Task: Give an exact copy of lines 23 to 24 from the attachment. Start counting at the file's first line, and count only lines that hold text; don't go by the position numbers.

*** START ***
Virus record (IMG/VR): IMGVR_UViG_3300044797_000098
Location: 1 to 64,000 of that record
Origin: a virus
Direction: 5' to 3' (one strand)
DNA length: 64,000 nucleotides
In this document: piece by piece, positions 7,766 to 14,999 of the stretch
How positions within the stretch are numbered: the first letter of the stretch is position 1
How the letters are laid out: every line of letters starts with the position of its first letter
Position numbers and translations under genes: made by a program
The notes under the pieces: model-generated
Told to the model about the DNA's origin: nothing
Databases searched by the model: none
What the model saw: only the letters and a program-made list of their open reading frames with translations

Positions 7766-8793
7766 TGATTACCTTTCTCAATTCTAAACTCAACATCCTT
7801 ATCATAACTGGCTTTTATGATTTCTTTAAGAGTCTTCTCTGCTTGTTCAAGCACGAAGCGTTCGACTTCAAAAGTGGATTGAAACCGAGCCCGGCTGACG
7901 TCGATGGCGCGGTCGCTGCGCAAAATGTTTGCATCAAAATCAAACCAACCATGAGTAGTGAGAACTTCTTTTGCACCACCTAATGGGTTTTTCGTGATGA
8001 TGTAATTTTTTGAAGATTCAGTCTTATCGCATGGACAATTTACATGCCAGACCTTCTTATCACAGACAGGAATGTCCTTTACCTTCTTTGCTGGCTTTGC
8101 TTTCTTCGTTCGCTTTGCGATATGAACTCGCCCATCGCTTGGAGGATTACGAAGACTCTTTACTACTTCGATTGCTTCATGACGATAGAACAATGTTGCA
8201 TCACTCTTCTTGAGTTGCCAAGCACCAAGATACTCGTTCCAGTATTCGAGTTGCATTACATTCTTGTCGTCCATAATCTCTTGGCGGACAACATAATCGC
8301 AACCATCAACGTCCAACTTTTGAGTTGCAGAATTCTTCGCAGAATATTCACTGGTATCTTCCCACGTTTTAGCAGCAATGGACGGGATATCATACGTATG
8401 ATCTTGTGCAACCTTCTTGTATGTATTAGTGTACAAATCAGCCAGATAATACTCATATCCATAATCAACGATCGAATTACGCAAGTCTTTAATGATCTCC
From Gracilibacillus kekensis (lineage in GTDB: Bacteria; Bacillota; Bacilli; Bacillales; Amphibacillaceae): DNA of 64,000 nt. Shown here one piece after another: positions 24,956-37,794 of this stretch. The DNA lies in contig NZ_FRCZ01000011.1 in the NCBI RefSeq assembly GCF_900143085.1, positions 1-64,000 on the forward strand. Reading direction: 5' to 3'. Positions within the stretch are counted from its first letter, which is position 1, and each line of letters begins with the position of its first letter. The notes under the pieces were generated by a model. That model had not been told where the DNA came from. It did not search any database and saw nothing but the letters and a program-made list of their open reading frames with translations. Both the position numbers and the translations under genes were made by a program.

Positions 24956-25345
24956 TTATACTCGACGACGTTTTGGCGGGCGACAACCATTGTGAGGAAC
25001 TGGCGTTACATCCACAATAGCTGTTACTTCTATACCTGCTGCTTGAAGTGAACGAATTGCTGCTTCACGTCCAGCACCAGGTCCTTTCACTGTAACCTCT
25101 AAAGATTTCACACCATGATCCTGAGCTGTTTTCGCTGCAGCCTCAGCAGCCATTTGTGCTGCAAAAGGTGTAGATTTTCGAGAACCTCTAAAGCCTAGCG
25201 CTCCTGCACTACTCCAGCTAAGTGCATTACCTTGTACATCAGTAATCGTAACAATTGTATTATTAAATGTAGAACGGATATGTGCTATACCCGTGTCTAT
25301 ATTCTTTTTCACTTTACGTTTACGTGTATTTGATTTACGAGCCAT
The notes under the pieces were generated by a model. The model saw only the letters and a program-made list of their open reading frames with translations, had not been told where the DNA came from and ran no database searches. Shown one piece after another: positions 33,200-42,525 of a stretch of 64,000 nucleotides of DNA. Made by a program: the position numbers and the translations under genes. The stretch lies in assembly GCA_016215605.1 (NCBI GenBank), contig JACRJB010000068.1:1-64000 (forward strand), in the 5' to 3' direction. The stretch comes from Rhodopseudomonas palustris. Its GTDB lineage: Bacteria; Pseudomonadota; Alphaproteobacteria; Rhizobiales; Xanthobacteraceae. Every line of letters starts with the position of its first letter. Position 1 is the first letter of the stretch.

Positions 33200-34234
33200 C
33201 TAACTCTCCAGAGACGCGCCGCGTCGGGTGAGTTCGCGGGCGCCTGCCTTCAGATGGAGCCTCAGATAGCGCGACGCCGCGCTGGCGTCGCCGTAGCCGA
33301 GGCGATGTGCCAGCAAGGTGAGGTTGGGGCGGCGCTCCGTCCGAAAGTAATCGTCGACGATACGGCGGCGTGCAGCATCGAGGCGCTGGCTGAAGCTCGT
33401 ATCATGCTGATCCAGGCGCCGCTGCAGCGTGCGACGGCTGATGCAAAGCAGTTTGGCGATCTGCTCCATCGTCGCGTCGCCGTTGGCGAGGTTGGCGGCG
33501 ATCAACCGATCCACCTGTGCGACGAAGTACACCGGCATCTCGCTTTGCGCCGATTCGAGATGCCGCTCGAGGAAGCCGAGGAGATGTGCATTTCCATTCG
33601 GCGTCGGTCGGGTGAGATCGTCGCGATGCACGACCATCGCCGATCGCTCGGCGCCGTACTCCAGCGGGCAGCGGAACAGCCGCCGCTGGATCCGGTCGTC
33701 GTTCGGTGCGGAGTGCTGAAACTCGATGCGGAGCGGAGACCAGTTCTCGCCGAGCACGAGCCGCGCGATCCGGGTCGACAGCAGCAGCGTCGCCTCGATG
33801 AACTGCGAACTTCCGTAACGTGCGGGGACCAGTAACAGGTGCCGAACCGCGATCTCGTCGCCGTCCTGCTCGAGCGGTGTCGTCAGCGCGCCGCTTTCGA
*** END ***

From Gracilibacillus kekensis (lineage in GTDB: Bacteria; Bacillota; Bacilli; Bacillales; Amphibacillaceae): DNA of 64,000 nt. Shown here one piece after another: positions 24,956-37,794 of this stretch. The DNA lies in contig NZ_FRCZ01000011.1 in the NCBI RefSeq assembly GCF_900143085.1, positions 1-64,000 on the forward strand. Reading direction: 5' to 3'. Positions within the stretch are counted from its first letter, which is position 1, and each line of letters begins with the position of its first letter. The notes under the pieces were generated by a model. That model had not been told where the DNA came from. It did not search any database and saw nothing but the letters and a program-made list of their open reading frames with translations. Both the position numbers and the translations under genes were made by a program.

Positions 24956-25345